Henry kids learn about diveristy as told in this local news story. Text below, video on 6ABC.
Meet Teddy P. Brains: An Action News Special Report
By Lisa Thomas Laury
May 24, 2007 - Two video producers from the Mount Airy section of Philadelphia are using animation to tackle the subjects of racial diversity and stereotypes for an audience of children.
It's the main character in their video that the creators hope will help change perceptions and attitudes. He's an animated character of color in an intellectual environment. He's no brat, nor braggart. He is Teddy P. Brains -- a confident, curious, 3-D animated character, who just happens to be African-American.
He's valedictorian of his kindergarten class; An elfish erudite example of excellence, eager to express his effulgence in entomology and the eco-system.
The Brains behind Teddy P., are Joseph L. Lewis and Eugene Haynes. The idea for the project grew from their concern about the absence of diverse educational programming for children.
"We both had children and we wanted to find something that was reflective of the society we live in," said Lewis.
So Teddy P. Brains was born! While Lewis and Haynes weaved the educational elements into the story, students from local universities helped with the animation.
The fact that Teddy's middle initial, P, may indicate pea brain or small brain to some is really a double entendre.
"His actions are very counter to that, so the P really represents powerful, progressive," said Haynes.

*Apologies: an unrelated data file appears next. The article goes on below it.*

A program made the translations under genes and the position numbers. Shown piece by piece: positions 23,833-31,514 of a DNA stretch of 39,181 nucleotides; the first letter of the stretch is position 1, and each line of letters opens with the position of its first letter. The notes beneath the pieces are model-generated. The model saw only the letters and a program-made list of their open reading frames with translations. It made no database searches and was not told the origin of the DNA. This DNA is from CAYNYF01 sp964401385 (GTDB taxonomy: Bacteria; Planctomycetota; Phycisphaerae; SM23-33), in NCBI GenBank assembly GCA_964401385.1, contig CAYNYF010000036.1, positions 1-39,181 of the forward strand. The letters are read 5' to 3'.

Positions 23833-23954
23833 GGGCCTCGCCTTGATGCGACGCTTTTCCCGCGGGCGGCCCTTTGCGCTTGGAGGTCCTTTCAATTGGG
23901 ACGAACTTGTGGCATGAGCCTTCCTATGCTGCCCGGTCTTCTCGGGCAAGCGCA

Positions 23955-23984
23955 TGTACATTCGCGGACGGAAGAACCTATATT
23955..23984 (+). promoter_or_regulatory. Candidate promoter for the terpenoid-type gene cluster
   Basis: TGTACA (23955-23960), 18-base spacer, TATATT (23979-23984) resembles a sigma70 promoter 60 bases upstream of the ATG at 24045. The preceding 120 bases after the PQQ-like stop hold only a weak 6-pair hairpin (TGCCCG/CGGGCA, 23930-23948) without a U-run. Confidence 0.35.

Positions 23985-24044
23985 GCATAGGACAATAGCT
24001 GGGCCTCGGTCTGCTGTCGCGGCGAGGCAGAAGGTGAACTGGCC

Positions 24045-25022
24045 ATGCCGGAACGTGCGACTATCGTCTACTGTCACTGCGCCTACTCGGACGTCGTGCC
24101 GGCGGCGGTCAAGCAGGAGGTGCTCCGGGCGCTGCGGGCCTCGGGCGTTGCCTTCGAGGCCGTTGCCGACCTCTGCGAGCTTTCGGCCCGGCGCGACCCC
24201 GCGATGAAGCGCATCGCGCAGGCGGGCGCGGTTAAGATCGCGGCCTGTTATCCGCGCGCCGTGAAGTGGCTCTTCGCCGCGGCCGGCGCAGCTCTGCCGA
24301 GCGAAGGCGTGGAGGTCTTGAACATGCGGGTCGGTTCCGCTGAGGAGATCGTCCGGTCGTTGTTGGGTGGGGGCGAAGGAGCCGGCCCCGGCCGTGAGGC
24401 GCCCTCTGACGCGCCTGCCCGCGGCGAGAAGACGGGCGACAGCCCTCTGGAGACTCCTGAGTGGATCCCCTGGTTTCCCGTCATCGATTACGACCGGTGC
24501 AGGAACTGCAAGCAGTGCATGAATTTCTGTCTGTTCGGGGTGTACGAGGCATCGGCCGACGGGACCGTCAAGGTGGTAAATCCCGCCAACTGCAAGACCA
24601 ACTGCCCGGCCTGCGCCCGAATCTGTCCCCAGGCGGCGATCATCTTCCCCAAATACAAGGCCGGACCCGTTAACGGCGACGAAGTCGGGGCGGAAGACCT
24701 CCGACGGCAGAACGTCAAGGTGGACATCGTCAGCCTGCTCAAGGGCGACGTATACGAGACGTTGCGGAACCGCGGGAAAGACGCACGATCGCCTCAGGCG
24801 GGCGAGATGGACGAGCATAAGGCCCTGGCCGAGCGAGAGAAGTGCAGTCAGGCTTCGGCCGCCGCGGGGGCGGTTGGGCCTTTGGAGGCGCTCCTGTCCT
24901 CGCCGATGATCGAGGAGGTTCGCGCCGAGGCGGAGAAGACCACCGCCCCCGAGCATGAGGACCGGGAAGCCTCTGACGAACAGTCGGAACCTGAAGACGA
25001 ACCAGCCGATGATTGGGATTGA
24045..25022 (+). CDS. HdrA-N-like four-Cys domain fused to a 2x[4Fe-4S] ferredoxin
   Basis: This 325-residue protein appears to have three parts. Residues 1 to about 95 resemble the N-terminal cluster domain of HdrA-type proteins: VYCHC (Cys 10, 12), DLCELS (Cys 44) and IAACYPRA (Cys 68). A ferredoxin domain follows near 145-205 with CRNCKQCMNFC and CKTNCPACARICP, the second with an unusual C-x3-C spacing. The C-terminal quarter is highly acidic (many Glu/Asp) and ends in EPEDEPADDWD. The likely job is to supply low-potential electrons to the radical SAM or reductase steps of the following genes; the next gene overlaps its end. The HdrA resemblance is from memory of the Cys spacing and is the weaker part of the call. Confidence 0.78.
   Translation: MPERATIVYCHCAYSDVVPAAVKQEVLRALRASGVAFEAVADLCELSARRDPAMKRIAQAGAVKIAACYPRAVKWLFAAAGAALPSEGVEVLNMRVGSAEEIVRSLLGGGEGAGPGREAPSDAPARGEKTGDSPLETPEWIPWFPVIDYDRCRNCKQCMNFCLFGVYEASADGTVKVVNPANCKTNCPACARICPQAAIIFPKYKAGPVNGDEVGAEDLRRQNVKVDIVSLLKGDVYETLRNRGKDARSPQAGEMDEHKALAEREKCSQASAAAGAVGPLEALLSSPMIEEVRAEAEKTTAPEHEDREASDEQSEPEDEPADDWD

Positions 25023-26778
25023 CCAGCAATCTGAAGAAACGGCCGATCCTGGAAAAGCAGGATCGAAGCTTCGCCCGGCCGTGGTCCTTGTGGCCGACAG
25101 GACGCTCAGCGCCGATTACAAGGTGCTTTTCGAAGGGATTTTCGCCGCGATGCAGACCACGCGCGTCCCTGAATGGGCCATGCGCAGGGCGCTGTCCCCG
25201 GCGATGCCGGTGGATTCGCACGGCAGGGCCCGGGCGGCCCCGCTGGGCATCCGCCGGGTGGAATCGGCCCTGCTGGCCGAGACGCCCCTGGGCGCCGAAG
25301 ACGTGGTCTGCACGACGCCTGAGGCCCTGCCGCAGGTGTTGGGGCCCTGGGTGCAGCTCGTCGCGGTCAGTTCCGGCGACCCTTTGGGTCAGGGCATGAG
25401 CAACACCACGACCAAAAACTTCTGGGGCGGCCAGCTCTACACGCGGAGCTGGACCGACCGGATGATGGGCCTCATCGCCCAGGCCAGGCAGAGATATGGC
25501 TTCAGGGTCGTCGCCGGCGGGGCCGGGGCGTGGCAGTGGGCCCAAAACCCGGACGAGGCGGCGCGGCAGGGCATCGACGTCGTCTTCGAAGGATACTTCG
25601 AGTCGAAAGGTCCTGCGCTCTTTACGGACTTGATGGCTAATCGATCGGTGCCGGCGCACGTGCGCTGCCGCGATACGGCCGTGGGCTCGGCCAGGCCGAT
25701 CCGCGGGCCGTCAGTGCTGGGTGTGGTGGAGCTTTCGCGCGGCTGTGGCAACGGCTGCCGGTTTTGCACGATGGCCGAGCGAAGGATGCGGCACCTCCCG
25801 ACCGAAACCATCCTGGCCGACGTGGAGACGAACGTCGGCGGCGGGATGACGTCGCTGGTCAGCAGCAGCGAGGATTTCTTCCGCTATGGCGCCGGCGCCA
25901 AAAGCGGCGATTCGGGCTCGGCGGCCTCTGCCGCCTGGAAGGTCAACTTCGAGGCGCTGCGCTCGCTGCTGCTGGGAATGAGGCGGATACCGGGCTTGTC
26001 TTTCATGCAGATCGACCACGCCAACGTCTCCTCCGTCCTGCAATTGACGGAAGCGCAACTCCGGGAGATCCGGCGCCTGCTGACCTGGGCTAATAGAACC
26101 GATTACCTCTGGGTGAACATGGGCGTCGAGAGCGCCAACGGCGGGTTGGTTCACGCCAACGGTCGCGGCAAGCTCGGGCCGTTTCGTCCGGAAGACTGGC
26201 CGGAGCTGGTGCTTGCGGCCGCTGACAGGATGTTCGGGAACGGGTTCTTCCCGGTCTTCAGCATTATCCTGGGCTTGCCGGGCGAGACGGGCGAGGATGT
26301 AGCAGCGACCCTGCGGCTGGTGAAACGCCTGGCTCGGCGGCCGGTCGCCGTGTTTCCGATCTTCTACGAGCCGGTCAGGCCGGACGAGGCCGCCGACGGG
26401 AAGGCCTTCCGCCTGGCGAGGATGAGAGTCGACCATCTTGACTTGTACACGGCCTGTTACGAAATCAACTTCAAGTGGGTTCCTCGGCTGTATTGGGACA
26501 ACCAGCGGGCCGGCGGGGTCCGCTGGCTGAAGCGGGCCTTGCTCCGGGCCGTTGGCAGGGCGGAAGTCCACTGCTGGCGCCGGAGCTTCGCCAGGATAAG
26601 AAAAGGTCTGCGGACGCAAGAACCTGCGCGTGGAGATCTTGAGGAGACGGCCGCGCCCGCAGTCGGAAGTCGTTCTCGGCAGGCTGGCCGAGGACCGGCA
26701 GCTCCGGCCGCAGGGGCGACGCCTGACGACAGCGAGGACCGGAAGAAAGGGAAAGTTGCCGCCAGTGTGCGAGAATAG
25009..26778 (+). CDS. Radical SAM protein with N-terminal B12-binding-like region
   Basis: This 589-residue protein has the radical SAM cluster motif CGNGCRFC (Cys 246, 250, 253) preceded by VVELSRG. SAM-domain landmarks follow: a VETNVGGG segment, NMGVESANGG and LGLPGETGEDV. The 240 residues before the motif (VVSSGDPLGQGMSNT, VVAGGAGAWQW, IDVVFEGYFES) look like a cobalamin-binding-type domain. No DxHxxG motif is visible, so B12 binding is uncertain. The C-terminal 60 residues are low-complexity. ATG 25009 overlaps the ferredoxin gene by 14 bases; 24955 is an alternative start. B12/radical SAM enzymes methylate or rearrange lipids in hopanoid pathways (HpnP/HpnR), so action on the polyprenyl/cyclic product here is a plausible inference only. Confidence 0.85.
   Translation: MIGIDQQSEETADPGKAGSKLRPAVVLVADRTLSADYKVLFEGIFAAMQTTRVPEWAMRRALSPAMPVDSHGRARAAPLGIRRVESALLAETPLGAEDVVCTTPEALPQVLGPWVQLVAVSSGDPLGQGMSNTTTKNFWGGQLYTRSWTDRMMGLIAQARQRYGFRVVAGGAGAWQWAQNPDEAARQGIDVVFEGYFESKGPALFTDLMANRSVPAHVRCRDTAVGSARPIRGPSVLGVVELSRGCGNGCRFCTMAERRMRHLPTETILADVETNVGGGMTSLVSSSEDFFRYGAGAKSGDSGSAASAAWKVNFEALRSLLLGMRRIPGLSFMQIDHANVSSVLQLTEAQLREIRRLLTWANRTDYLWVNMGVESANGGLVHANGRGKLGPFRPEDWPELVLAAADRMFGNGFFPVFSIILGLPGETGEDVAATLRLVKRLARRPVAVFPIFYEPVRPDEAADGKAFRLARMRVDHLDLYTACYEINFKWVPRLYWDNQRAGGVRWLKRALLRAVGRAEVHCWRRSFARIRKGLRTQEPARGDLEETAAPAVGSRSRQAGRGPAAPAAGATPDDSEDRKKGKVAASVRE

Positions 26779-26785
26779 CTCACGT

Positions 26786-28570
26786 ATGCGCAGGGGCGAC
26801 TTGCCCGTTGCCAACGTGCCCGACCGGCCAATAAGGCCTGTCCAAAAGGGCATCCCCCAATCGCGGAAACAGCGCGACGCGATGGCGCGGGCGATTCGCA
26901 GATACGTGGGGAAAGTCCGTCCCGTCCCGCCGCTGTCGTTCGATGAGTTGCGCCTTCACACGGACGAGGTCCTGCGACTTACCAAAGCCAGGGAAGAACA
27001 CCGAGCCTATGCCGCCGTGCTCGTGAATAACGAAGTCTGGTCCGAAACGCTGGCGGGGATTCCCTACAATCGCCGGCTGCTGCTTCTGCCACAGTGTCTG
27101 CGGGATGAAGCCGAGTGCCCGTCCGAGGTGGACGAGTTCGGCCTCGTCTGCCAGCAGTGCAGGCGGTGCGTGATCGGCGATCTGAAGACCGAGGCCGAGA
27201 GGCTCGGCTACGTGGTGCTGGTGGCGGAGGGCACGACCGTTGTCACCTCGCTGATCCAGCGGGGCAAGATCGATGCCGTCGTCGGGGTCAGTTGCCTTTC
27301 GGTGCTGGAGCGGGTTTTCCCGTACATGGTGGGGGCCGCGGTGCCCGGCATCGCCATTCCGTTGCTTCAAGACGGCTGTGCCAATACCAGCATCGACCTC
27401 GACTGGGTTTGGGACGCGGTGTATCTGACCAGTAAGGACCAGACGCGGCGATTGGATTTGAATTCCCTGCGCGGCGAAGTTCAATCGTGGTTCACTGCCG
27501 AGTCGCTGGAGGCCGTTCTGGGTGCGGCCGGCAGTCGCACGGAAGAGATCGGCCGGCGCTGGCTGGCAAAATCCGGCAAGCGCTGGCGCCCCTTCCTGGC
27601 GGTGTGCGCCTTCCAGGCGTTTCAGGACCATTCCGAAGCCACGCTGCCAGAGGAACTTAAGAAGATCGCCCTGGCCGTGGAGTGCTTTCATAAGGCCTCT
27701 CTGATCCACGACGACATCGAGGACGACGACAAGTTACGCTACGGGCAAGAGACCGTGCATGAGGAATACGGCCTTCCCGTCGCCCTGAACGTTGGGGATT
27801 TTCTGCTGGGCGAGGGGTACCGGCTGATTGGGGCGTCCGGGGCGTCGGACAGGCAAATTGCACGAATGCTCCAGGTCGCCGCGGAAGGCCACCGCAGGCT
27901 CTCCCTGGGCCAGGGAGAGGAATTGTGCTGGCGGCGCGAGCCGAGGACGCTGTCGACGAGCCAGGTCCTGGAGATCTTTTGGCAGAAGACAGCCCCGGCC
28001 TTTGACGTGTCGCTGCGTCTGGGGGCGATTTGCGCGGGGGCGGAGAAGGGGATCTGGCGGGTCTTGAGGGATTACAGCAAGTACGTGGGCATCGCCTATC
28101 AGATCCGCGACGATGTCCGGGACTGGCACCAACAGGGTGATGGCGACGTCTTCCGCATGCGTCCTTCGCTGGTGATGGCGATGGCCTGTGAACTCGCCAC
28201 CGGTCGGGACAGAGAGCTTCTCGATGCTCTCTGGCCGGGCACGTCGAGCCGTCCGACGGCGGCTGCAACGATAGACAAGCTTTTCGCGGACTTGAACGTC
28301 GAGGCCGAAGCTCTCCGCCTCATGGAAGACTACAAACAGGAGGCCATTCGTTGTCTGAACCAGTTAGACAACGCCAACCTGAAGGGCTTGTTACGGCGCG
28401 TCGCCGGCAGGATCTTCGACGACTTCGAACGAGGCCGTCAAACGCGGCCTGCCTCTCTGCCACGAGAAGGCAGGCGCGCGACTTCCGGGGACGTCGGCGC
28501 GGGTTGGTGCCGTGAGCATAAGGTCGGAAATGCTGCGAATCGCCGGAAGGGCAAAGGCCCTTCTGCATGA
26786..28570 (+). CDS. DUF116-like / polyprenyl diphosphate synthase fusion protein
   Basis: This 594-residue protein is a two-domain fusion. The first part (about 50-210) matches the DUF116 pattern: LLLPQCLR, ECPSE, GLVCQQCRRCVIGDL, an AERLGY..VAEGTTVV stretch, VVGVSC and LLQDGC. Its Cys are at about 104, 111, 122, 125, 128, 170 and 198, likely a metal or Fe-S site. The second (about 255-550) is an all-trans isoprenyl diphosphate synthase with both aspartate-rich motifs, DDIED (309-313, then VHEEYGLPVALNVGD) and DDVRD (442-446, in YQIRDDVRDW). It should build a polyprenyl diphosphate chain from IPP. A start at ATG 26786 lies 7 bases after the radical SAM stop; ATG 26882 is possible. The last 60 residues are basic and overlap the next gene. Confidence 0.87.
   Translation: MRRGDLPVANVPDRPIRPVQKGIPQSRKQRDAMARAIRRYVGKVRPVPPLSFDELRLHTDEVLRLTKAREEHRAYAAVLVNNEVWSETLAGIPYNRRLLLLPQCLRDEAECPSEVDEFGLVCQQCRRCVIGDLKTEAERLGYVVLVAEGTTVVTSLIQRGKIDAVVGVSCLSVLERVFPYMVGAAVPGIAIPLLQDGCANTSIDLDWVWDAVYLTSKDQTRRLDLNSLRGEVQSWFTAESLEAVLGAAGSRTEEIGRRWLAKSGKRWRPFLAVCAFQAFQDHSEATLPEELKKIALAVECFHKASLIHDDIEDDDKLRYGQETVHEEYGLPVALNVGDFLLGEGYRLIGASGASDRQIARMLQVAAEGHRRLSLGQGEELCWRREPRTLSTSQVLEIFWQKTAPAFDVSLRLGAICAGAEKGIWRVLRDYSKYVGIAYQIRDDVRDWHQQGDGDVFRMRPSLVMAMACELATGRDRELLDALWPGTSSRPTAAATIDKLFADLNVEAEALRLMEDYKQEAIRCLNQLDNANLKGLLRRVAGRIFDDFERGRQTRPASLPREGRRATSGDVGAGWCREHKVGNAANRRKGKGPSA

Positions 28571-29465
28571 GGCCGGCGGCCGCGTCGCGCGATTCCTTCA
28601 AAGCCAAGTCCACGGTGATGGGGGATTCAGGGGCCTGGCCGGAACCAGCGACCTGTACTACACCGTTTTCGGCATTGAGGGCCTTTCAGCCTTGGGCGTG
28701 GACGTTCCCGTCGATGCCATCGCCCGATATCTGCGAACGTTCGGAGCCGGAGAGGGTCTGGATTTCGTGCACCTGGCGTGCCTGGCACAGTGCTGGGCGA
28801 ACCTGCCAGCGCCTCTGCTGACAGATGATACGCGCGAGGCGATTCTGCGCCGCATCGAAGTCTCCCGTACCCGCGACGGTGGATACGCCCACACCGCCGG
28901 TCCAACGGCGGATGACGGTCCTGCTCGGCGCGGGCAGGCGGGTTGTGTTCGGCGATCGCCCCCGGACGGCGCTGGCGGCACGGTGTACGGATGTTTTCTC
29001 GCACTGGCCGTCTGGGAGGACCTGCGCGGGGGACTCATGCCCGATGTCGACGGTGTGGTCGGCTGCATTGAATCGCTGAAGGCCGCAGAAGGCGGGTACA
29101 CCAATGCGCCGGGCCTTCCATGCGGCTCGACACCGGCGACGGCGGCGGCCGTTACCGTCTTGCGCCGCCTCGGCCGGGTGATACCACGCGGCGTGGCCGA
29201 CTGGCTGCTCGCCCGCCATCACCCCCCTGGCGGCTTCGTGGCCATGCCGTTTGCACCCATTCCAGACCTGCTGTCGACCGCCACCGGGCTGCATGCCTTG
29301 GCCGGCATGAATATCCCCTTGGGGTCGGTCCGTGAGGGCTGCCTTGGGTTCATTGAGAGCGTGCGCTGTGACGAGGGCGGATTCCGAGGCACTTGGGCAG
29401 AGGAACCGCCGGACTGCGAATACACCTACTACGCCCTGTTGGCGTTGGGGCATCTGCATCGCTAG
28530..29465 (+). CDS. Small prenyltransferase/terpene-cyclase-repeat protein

The idea is to teach kids that they define who they are. Teddy P. Brains is definitely not a small thinker.
We showed the video to a kindergarten class at the CW Henry School in Mt. Airy. They quickly began interacting with the star character's theme song.
Teddy encourages children to ask questions and seek answers.
"We believe that any child's aspirations or their dreams first come from a comfort level of being able to ask a question about something that interests them," said Lewis.
What is also critical is that the video entertains and educates all children. Not one of the youngsters at the CW Henry School commented on Teddy P's color, but nearly all were eager to share their favorite part.
"When she was crawling on the floor and said could I have a little help here," said Jared Taylor.
"It was funny when he was blowing the whistle and the dog didn't even come to him," said Emma Linneman.
We didn't have time to show the kids the ending of the story, so I left them the DVD.
"The Adventures of Teddy P. Brains; Journey into the Rain Forest" can be found at Lewis and Haynes' website at www.teddypbrainstv.com and at Amazon.Com, Barnes and Noble or by calling this toll free number, 1-800-864-0076.